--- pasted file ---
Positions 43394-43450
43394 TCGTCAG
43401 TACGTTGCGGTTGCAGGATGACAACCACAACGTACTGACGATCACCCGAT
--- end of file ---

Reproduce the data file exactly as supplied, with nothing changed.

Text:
Positions 43394-43450
43394 TCGTCAG
43401 TACGTTGCGGTTGCAGGATGACAACCACAACGTACTGACGATCACCCGAT